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Global IT majors such as Microsoft, Accenture and Cognizant which give large outsourcing contracts to their captive units in India may have to wait for about two more years to benefit from the ‘safe harbour’ norms that the government has released earlier this month to reduce tax disputes on cross-border transactions.
Government officials told FE the threshold of R100 crore a year of international transactions for an entity to be eligible for taking benefit of the safe harbour rules, under which value of a specified deal would be accepted without an audit, will stay for two years before a revision.
Industry representatives and tax experts are of the view that due to the R100-crore threshold, large multinationals typically paying their captive units in India higher amounts every year for development work may not be eligible for using safe harbour norms.
The value of cross-border deals between allied entities called ‘transfer price’ that authorities in India examine vigorously to check income suppression has been an area where tax litigation has been rising exponentially.
“Transfer pricing rules in India is a relatively new area of tax regulation. We are introducing safe harbour norms on an experimental basis for two years. The R100-crore threshold could be reviewed in the light of experience after two years,” said a person privy to the implementation of the rules.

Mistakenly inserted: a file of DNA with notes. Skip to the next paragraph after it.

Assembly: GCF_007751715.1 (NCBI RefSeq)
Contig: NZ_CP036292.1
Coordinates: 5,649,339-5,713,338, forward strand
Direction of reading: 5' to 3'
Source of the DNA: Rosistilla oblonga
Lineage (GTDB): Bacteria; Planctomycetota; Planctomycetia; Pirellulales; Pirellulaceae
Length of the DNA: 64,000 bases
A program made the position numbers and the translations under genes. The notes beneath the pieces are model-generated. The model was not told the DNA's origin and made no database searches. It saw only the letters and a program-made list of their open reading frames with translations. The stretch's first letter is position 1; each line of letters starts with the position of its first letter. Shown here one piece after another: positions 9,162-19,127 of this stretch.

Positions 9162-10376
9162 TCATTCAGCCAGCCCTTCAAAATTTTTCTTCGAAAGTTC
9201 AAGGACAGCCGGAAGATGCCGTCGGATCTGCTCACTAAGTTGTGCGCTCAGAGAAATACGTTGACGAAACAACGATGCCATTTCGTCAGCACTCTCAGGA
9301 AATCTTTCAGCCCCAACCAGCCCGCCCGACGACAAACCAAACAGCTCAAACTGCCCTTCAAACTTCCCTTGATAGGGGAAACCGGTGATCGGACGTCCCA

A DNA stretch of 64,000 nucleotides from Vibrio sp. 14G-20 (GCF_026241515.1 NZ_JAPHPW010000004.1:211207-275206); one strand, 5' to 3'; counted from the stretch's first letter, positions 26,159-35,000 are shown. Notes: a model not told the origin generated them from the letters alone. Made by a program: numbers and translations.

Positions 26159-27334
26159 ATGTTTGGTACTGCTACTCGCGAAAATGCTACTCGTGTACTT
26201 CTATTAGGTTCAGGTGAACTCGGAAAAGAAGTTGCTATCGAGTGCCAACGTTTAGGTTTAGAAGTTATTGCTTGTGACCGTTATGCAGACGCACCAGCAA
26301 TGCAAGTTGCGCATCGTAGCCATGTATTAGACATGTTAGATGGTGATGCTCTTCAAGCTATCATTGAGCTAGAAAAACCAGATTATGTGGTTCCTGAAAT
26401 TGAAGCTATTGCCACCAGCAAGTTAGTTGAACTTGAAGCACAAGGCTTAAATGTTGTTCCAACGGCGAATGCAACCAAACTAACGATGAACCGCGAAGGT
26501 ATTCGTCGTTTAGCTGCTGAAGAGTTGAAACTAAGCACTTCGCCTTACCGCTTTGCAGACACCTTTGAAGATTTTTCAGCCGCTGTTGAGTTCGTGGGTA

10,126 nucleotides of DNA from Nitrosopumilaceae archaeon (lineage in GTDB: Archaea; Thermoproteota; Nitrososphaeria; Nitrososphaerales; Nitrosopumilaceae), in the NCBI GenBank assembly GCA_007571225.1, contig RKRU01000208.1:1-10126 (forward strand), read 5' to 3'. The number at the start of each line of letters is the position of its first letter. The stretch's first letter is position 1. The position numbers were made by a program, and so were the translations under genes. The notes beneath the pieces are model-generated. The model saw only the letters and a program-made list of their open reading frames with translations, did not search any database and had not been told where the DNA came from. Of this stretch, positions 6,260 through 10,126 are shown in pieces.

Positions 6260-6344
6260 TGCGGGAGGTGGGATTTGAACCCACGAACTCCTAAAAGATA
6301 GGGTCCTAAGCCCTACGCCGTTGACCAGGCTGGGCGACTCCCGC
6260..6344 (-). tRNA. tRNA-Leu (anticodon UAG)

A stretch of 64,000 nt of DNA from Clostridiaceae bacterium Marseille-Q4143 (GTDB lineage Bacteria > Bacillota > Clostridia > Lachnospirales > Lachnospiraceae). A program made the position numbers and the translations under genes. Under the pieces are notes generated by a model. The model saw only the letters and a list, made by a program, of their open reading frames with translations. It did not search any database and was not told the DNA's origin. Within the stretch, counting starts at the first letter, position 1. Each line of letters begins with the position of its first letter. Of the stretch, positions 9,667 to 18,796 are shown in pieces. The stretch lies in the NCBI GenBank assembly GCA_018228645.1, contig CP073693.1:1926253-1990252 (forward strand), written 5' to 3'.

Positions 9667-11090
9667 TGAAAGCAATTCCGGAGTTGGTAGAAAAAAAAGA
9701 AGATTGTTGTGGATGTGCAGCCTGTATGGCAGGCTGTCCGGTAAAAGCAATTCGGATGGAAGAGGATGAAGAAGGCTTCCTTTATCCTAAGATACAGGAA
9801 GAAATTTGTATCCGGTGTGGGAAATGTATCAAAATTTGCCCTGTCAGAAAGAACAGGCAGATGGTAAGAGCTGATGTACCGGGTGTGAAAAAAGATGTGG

MNCs having more than Rs 100 crore cross-border transactions with Indian units will have to accept the tax department’s assessment of their operational profits as well as any possible upward adjustment in their tax liability.
Vijay Iyer, partner & national leader, transfer pricing, EY, said the exclusion of companies with turnover in excess of R100 crore would limit the number of takers for the safe harbour. “There is no need to have such a threshold as there is no strong correlation between turnover and profit margins. MNC units with international transactions of, say, R200 crore may also be having profit margins in the same range of units with less than R100-crore turnover. So, there is no reason why those with higher turnover should be denied the benefit of safe harbour provisions,” said Iyer.
Safe harbour is like a presumptive tax, not an arm’s length price which is arrived at after meticulous benchmarking analysis, said Rahul Mitra, national leader, transfer pricing at PwC India. “Safe harbour is a compromise. That is, if a taxpayer wants to go ahead with meticulous transfer pricing benchmarking, he may